Michelle Grattan, University of Canberra
As the Morrison government on Wednesday stepped up its attack on Western Australia over its refusal to open its borders, it faced a couple of awkward political questions.
The Prime Minister was quizzed at a news conference in Canberra on why his government was supporting Clive Palmer in his High Court challenge to the closure.
And on Perth radio, Attorney-General Christian Porter was asked whether the federal government would be thanked or blamed if Palmer won the case.
The Palmer challenge is in the federal court, which is dealing with matters of fact before the High Court hears it.
Well before the High Court decision, the federal government is calling the result, predicting the McGowan government is headed for a legal bruising.
“It is highly likely that the constitutional position that is being reviewed in this case will not fall in the Western Australian government’s favour,” Morrison said. Porter put the same view.
Whatever the ultimate court outcome, there is little doubt McGowan’s tough line has gone down a treat with his constituency. It has not just helped keep the state COVID-safe but fits nicely with those latent WA secessionist instincts.
The federal government is dealing with the bad look of being aligned with the discredited Palmer by simply denying the reality.
“Let me be clear, we are not supporting Clive Palmer,” Morrison declared, a proposition that was anything but clear.
“An action has been brought in relation to the WA border. It goes to quite serious constitutional issues which the Commonwealth could not be silent about,” Morrison said.
Porter’s take is that the Commonwealth isn’t arguing for either side in the case but is “a middle man…there to provide expert evidence”.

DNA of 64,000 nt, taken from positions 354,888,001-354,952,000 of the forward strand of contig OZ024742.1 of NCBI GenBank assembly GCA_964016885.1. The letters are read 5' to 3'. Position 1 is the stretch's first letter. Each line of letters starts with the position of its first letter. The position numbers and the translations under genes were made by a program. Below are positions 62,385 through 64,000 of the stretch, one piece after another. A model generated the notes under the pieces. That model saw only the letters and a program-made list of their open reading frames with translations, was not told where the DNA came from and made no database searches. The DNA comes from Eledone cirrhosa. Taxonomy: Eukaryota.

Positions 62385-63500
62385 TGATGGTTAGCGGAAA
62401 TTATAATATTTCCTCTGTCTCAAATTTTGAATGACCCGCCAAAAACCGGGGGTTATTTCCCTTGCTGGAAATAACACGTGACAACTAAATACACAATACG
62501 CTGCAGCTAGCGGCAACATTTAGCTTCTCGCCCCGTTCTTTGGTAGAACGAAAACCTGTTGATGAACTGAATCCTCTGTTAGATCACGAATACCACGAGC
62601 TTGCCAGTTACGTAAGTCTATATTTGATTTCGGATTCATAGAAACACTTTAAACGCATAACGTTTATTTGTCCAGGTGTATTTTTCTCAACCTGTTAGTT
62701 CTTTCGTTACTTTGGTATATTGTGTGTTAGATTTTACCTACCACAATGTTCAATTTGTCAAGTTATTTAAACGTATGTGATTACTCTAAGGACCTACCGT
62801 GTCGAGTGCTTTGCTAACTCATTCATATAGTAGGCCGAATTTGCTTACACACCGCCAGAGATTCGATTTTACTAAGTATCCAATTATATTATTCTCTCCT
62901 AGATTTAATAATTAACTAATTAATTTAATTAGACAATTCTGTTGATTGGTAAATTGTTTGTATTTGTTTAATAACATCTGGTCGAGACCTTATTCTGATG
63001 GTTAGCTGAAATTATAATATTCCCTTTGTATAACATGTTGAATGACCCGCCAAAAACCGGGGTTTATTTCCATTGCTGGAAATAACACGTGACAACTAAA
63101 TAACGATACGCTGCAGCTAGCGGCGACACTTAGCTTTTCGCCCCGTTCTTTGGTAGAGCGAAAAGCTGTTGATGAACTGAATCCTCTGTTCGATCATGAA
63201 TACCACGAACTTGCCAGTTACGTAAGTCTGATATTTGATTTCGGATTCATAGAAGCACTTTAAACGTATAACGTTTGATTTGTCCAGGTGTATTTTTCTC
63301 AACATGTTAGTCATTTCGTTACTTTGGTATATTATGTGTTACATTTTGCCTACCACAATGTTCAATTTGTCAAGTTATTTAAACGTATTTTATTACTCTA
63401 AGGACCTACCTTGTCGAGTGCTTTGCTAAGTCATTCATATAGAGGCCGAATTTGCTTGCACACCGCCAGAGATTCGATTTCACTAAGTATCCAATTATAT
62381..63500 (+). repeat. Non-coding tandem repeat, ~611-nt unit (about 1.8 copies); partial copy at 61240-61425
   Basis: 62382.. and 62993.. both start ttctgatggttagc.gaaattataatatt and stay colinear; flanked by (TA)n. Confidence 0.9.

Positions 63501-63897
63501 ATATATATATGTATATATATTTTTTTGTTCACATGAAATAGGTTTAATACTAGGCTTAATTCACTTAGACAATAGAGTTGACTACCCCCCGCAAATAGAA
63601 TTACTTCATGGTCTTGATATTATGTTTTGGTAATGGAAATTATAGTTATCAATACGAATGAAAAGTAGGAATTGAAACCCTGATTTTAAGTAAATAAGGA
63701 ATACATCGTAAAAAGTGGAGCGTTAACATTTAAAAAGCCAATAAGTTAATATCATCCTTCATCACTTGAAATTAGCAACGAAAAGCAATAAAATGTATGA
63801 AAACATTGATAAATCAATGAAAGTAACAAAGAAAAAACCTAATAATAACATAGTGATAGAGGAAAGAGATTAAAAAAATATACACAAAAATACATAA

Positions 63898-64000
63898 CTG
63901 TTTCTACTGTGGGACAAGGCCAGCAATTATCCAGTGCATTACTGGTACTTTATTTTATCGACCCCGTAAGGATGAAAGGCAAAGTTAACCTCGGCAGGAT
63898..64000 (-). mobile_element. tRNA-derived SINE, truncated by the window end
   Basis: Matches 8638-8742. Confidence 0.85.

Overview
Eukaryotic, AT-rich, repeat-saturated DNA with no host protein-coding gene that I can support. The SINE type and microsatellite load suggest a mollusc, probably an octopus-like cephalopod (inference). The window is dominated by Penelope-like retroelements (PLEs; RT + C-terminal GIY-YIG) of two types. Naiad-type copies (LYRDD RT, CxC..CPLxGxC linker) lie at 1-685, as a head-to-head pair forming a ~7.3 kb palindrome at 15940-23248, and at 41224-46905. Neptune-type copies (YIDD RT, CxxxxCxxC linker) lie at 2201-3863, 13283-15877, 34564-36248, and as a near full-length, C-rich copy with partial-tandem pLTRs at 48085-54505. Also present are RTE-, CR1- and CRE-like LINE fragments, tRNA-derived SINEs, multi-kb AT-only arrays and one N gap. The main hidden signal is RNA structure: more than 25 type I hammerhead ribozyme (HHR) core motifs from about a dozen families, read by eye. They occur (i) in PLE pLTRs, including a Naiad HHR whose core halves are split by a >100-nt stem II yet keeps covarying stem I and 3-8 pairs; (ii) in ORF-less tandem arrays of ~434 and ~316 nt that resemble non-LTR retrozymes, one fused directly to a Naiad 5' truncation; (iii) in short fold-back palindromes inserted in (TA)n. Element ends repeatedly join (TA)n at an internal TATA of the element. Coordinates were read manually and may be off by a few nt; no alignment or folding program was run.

That evidence, however, backs up Palmer.
As a general rule Morrison, with economic considerations in mind, has never favoured closed state borders, though he had to give pragmatic support to the present NSW-Victorian closure. The states went their own ways regardless of Canberra’s view.
With no persuasive argument easily mounted at the moment to open any border to Victorians, the federal government wants WA to compromise by opening to low risk states.
Finance Minister Mathias Cormann, in an opinion piece this week, urged a “balance” between protecting the health of West Australians and “protecting current jobs and not standing in the way of the strongest possible jobs recovery”.
Porter warned WA’s all-or-nothing approach risked “an adverse finding in the High Court which requires you to do everything at once.” Both Porter and Cormann are West Australians.
As relations between the Morrison and McGowan governments became even more fractious over the border issue, Queensland premier Annastacia Palaszczuk announced on Wednesday she will close her border to Sydneysiders from 1am Saturday.
This followed two 19-year-old women who flew from Melbourne to Brisbane via Sydney and did not isolate (there is an investigation as to whether they gave false information). A third woman, a close contact, has also tested positive.
NSW premier Gladys Berejiklian wasn’t warned and, it can be assumed, wasn’t pleased. Earlier, she had been vociferous about the need for Queensland to open its border.
Asked about the Queensland action, Morrison said “I think it’s important to sort of put borders aside when it comes to those things”, preferring to focus on limiting movement of people from outbreak zones.
The PM wants targeted responses to outbreaks, not nuclear options.
His approach rests on an optimistic assumption – that limited outbreaks are capable of containment without a massive reaction, such as border closures or major lockdowns. For this to be correct, everything needs to go right.
The Morrison prescription also depends on other political leaders being willing to take some risks – and Palaszczuk and Mark McGowan are not.
Palaszczuk’s decision will bring economic costs for Queensland. Businesses expecting Sydney visitors will have cancellations, and future uncertainty will be created.
There will be some blowback for the premier, as she approaches the state election in October. But she calculates, probably correctly, the negatives will be a lot less politically dangerous than if she were seen to fail to do everything possible to protect Queenslanders’ health.
And the sudden high alert in Queensland is likely to just reinforce McGowan’s resistance to the federal government’s pressure to compromise.
Michelle Grattan, Professorial Fellow, University of Canberra
This article is republished from The Conversation under a Creative Commons license. Read the original article.
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